The bobcat is a predator that depends on surprise to ambush and kill its prey. Bobcats are strict carnivores and prey upon a wide variety of mammals, reptiles, and birds.
Range and Habitat
Supremely resourceful and adaptable, the bobcat thrives in habitats ranging from the dense chaparral of southern California, to the forests of British Columbia, to the citrus groves of central Florida, and to the swampy forests of the Gulf Coast. Like many animals, the bobcat especially favors the environmentally rich "ecotones," or transitional zones between habitat types, for instance, a juncture of woodlands and grasslands or of old growth and new growth.
The bobcat's varied habitats share certain characteristics, including, for instance, said Hansen, "sufficient prey, dense cover, protection from severe weather, availability of rest areas, availability of den sites, and freedom from disturbance..."
Bobcat with Gopher in Mouth
Hunting Habits and Diet
A Florida bobcat, for instance, may prey - often pouncing from a height - on several dozen species within its range, including wildlife such as rabbits, squirrels, rats, mice, possums, raccoons, quail, jays, robins, wrens, sparrows and, occasionally, even deer. Opportunistic, it may also feed on fresh carrion. Typically, across its range, the bobcat favors the smaller mammals such as rabbits and rodents. As more of a generalist predator than its North American relatives, the cougar or the Canadian lynx, the bobcat has the ability to adapt to a wider range of habitats.
The most common predator of the adult bobcat is man. Hunters are allowed
to hunt bobcats in some areas. Mountain lions and wolves are also predators.
The bobcat kittens have other predators including owls, eagles, coyotes and
Appearance and Anatomy of Bobcats
- One and a half to two times larger than a typical house cat
- Average body length including tale is 36"
- Average height of adult bobcat is 14-15" from ground to shoulder
- Males range from 16 to 30 lbs, females average 20 lbs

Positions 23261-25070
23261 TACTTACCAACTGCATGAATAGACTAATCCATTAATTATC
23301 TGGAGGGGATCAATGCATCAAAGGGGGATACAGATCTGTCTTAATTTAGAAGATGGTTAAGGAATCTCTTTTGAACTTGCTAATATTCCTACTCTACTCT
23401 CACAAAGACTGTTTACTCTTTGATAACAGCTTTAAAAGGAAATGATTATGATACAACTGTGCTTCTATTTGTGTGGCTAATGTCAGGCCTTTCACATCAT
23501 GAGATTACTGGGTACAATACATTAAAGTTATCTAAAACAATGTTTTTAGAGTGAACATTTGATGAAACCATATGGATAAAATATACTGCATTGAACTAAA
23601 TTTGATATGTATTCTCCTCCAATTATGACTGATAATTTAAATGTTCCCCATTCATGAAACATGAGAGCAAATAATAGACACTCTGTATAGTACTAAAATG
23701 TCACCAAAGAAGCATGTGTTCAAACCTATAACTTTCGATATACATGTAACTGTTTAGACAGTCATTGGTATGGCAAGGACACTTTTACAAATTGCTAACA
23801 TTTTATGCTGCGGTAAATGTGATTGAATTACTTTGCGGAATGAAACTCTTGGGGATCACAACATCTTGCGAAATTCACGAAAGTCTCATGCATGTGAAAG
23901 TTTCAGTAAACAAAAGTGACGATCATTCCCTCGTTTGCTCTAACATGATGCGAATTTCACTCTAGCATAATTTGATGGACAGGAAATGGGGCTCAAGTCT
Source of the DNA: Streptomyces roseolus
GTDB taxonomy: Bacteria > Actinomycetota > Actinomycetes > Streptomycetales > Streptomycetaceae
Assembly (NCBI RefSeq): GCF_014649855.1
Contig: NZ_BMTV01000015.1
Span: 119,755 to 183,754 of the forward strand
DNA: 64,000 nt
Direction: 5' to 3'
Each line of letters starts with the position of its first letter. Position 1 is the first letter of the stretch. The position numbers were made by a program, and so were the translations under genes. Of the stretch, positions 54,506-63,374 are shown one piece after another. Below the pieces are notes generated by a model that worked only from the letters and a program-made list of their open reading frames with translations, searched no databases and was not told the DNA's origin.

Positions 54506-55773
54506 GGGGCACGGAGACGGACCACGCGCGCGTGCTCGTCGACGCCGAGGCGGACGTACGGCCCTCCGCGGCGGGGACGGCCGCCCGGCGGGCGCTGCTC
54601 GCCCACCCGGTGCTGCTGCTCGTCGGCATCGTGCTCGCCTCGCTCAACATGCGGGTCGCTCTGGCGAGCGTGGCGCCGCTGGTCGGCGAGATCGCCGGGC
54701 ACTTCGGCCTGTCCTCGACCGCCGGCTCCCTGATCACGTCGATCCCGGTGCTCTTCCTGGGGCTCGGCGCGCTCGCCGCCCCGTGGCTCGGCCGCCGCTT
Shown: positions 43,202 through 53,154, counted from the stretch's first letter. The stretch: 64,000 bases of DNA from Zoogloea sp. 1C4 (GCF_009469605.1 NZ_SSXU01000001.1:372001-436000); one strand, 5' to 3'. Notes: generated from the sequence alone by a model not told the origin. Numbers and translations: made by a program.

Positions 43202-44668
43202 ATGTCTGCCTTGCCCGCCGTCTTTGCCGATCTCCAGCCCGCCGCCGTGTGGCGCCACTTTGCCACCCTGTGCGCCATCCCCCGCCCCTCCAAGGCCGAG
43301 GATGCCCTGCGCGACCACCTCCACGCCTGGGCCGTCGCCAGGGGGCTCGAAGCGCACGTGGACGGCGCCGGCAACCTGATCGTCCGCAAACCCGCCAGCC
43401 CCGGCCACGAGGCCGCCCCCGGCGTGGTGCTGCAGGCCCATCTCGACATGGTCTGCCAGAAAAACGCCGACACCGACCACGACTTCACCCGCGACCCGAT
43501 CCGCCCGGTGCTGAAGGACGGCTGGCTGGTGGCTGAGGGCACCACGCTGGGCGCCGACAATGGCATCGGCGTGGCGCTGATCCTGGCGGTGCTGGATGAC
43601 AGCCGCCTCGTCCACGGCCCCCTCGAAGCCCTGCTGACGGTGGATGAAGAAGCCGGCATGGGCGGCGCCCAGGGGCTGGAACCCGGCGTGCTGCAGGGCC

- Tufted ears and a tufted face both marked with bold bands
- A "bobbed" tail that is has a light underside and bold bands on top
- Color of fur ranges from grayish brown to tawny to dark reddish brown and lighter on the undersides
- Dark spots in coat and dark bars on the forelegs
- A lithe, flexible body with legs designed for climbing, pouncing and rapid acceleration.
- Forward-facing yellow eyes with black elongated pupils
Taxonomy of the Bobcat
Kingdom -- Animalia -- All animals
Phylum -- Chordata -- Mammals, birds, reptiles, amphibians, fish
Class -- Mammalia -- Vertebrate, milk-producing animals with hair
Order -- Carnivora -- Includes cats, canines, bears, badgers, weasels, skunks
Family -- Felidae -- Tigers, lions, cougars, bobcats, Canadian lynx, Florida panthers, jaguars, jaguarundis, margays, ocelots, leopards, cheetahs and domestic cats
Genus -- Lynx -- Lynx and bobcat
Species -- Lynx rufus -- Bobcat
A Few Bobcat Facts
A bobcat leaves two-inch diameter tracks showing a heel pad, four toes and no claw marks. Its trail is very narrow because its hind feet prints lie directly on top of, or in "register" with, its forefeet prints. The trail looks as if it could have been produced by a two-legged animal. -- Deserts, Audubon Society Nature Guide, James A. MacMahon
Like all cats, a bobcat, using its whiskers like fingertips, can "feel" prey in complete darkness, for instance in a rodent burrow. If a cat's whiskers "touch a mouse, it reacts with the speed and precision of a mousetrap."-- The Magic of the Senses, Vitus B. Droscher
A bobcat consumes prodigious numbers of prey. It is estimated, for instance, that the Florida female bobcat "and the three kittens to which she gave birth at the beginning of her second year of life will consume at least 3800 cotton rats, 700 cottontail rabbits, and 3200 cotton mice by the end of her second year."-- Coryi foundation Internet site, "Bobcat Ecology," Timothy Mallow
by Jay W. Sharp
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